The Gare, an international theater group founded in Chicago in 1982, aims for a unique, comprehensive environment. Using the Eagle Rock studio of artist Steve Huston (whose excellent work speaks for itself), director Bob Meyer achieves cerebral yet accessible results, drawing imposing solo performances from actors Thomas Joseph Carroll and Jim Ortlieb.
The posthumously published "Hughie," in which an alcoholic gambler eulogizes the dead title character to Hughie's successor, is, as O'Neill himself said, "written more to be read than staged." This reading omits the clerk's lines, and Ortlieb's postmodernist attack traces the resulting monodrama with truly awesome concentration.
Shawn's "Aunt Dan" investigates morality, and its "Appendix" -- literally written to be read more than staged -- expands on the topic through incisive personalization. The ingratiating Carroll nails lines like "I have found, through my government, a sneaky way to do some terrible things" in a manner resembling Carl Reiner doing Bertolt Brecht.
The presentation suggests an American variation on a European salon or an unusually intriguing Book Soup event. This may be problematic for those who value the kinetic over the literate, but devotees of thought-provoking, relevant fare and impressive acting should have no such reservations.
-- David C. Nichols
"Hughie" and "The Appendix," Gare St. Lazare Players, 1302 Yosemite St., Eagle Rock. Saturdays, 8 p.m.; Sundays, 2 p.m. Ends Feb. 23. $15. (323) 662-7377. Running time: 1 hour, 25 minutes.
Even streamlined, 'Peer' bogs down
"Peer Gynt," Ibsen's "dramatic poem," was based on the old Norwegian folk tale about the narcissistic scoundrel Peer Gynt, whose wild and sometimes supernatural exploits have given many a post-Freudian academician plenty of grist for scholarly dissertations.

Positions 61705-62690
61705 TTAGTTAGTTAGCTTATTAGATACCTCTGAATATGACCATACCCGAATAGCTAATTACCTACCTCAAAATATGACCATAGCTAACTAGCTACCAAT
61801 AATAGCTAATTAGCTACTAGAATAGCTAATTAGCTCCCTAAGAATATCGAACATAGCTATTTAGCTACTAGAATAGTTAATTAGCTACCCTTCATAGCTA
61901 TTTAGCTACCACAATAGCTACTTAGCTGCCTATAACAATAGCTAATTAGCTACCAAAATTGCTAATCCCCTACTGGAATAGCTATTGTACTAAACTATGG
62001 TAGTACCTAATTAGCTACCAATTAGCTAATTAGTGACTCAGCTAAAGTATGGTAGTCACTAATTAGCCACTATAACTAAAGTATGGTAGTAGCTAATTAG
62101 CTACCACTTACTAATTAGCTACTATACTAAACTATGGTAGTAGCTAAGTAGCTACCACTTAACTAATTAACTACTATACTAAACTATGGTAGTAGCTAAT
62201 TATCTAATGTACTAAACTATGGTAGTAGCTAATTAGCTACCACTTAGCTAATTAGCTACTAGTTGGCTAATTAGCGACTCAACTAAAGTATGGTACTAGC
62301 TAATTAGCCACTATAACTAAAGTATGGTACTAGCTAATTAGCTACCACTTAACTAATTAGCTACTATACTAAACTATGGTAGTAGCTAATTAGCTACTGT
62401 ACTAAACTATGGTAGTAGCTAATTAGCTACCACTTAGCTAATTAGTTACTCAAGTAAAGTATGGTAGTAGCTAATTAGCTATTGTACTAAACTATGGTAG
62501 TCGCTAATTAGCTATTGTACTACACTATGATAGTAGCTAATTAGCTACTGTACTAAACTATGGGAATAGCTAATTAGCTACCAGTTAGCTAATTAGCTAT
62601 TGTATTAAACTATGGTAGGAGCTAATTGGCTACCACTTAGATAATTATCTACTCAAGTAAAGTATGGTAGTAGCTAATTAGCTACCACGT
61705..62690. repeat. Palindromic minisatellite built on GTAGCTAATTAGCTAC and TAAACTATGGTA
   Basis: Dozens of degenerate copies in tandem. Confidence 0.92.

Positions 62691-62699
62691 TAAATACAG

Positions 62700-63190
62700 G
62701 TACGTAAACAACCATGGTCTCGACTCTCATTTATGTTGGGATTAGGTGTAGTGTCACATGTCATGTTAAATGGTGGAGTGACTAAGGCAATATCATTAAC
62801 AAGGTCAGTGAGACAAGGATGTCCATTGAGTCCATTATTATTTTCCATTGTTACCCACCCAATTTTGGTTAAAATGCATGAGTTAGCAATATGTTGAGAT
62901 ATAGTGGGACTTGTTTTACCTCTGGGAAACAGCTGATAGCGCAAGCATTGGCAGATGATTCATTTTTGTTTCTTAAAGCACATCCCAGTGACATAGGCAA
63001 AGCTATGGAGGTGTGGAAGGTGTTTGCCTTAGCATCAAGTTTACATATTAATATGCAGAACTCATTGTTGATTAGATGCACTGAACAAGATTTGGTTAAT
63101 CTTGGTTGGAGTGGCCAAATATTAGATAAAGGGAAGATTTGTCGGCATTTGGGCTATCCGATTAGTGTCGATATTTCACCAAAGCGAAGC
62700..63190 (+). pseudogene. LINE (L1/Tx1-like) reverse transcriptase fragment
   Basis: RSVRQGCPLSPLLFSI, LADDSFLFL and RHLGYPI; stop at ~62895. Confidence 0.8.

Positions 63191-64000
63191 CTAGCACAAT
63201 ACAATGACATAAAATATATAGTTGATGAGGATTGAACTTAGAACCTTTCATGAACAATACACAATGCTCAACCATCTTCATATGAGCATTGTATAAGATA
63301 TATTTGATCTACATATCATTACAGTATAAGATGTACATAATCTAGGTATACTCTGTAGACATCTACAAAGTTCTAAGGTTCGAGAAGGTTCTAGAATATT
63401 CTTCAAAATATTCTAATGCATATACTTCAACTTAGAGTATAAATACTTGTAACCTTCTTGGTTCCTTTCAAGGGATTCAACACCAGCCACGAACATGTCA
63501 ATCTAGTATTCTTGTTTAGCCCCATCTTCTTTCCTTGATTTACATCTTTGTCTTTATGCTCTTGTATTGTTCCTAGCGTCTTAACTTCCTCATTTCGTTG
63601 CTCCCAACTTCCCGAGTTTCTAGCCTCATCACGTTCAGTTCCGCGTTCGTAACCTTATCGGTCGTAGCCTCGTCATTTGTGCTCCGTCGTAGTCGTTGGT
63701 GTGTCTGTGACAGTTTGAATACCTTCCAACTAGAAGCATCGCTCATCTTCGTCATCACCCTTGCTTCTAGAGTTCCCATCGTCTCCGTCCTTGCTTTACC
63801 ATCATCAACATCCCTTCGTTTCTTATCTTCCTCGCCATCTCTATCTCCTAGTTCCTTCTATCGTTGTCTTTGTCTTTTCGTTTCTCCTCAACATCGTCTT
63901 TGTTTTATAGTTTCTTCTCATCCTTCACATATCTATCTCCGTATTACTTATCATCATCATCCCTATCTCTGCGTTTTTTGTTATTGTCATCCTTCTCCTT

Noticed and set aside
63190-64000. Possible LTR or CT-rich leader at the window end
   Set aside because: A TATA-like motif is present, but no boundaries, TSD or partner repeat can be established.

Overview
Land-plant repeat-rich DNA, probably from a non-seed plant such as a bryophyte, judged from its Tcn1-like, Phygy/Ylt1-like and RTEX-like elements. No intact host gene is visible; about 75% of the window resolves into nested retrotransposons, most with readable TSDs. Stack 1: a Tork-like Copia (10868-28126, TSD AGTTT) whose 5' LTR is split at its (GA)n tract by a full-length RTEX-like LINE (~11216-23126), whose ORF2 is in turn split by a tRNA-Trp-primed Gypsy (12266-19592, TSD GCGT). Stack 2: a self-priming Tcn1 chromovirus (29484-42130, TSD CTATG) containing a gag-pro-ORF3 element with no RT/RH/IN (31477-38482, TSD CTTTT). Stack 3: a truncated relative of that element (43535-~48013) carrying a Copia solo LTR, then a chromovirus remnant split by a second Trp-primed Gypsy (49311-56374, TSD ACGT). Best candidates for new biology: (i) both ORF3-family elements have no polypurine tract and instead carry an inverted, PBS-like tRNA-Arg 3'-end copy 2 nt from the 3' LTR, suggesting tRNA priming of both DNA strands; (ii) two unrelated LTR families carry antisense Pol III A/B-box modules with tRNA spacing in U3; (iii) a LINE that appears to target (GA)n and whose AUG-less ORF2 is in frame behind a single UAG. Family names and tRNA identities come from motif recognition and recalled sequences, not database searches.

First published in 1867, "Peer Gynt" was the last verse drama Ibsen wrote. Perhaps that was because, when the play was eventually mounted in Ibsen's native Norway, it was critically excoriated. A sweeping blend of comedy, tragedy and folk story, Ibsen's play, if uncut, runs about six hours. In his new adaptation at the Sacred Fools Theatre, director Scott Rabinowitz, working from an uncredited translation, controls and focuses much of the dramatic sprawl, slashing whole segments from Peer's picaresque adventures. Still, at three-plus hours, Rabinowitz's ambitious take remains too much of a good thing. Even given an amusing video segment that further winnows the narrative, the adaptation waxes turgid in its latter scenes.
That said, Rabinowitz and his cast deserve high praise for the sheer ingenuity of their effort. Rabinowitz, who here switches the play's action to the Depression-era Mississippi Delta, has overseen a rich concoction of blues music, folk superstition and steamy sensuality that suits his source material down to the ground. Music director Michael Anderson, also known as the Legendary Buck Silvertone, contributes a toe-tapping blues score of the most bawdy and traditional stripe.